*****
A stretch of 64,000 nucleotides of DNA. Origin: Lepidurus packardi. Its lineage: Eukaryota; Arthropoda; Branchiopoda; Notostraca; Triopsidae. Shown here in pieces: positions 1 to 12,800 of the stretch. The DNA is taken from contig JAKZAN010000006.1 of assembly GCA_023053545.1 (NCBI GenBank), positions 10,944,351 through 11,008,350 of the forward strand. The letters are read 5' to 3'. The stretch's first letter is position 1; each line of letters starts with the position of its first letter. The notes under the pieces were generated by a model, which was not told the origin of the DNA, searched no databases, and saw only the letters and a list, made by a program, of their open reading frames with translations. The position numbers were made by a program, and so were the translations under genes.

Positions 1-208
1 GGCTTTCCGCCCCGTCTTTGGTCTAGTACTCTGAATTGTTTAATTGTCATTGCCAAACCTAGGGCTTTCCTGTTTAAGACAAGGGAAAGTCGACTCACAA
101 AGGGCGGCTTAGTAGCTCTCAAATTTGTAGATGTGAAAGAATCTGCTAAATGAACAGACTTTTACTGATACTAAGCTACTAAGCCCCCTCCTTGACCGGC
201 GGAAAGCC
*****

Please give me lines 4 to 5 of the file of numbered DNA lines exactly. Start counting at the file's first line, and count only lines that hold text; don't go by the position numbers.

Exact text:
101 AGGGCGGCTTAGTAGCTCTCAAATTTGTAGATGTGAAAGAATCTGCTAAATGAACAGACTTTTACTGATACTAAGCTACTAAGCCCCCTCCTTGACCGGC
201 GGAAAGCC